A great deal if not the majority of company information is still stored in files sitting on hard drives on PCs and network drives. This is fine so long as one knows where the data is, but as we all know it can become difficult to even locate files on our own systems. As hard drive space increases logarithmically and prices continue to sink and data continues to flood in, dealing with all of this information is outstripping any manual structuring or ordering that can be done. To combat this trend, the File System Extractor was developed.
Additionally, the File System Extractor deals with all the details around handling the data that manual intervention is no longer needed. It polls the file systems where the data is to provide updates on changes, deletions, and additions of files. It extracts a wide breadth of valuable meta-data from the files properties. The File System Extractor does all of this to bring you and your organization’s Intellectual Property back to your fingertips.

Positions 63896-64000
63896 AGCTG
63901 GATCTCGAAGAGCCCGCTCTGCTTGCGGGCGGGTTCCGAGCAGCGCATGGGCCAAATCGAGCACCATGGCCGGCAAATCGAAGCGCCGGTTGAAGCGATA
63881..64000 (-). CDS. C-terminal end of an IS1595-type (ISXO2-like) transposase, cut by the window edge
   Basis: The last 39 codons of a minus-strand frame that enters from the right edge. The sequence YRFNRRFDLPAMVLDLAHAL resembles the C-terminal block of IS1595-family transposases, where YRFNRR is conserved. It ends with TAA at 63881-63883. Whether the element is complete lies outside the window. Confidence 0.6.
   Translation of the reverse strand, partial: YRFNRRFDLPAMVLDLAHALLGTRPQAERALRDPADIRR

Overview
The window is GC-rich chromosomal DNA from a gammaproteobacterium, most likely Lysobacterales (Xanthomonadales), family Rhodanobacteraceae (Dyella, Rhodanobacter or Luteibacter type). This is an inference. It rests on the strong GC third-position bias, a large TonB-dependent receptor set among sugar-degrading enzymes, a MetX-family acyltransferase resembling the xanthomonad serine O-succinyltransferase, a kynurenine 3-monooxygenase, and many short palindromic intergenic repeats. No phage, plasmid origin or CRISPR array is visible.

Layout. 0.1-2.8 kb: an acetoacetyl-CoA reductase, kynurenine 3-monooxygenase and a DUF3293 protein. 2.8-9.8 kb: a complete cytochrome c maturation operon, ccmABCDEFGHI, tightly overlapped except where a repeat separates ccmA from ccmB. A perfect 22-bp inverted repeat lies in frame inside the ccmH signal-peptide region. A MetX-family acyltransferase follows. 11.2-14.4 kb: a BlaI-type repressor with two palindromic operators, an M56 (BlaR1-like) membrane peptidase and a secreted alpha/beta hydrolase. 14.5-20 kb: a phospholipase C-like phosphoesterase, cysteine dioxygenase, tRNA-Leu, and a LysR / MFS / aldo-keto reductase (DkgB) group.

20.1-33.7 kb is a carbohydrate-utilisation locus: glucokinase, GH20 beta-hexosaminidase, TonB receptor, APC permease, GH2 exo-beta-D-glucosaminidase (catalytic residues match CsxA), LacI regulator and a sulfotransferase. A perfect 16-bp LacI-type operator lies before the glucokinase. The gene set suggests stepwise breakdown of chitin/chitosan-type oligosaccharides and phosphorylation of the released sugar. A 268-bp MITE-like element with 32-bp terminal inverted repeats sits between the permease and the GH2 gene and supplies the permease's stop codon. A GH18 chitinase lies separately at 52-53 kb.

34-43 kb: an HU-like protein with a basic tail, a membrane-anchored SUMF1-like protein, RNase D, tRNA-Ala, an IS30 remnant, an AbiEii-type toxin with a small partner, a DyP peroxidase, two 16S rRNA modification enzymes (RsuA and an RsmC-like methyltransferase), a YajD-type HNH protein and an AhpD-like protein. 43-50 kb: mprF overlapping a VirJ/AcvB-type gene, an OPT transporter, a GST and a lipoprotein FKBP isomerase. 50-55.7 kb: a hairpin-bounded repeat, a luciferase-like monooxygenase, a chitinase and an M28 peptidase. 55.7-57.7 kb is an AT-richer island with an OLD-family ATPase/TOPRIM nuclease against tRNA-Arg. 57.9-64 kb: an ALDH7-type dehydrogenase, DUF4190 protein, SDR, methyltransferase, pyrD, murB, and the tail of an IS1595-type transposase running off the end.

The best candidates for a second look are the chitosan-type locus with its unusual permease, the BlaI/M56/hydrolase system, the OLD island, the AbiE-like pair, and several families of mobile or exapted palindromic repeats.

Often the data around a file is also valuable. This can be the date and time it was saved or modified, the file name, the directory name it is saved in or other specific file properties like author, subject, title, and key words. This information is most often referred to as meta-data. The File System Extractor has the ability to extract this data and store them in fields associated with the main text of a document.
The File System Extractor also handles a large assortment of file types. Here is a list of some of the major ones:
New file types are constantly being added to the import process to assure all kinds of files can be processed.
The File System Extractor uses SMB (Server Message Block) protocol to connect to the various file systems. This makes it virtually Operating System independent as Windows, Unix, Linux, Mac, and almost all other Operating Systems support SMB connections.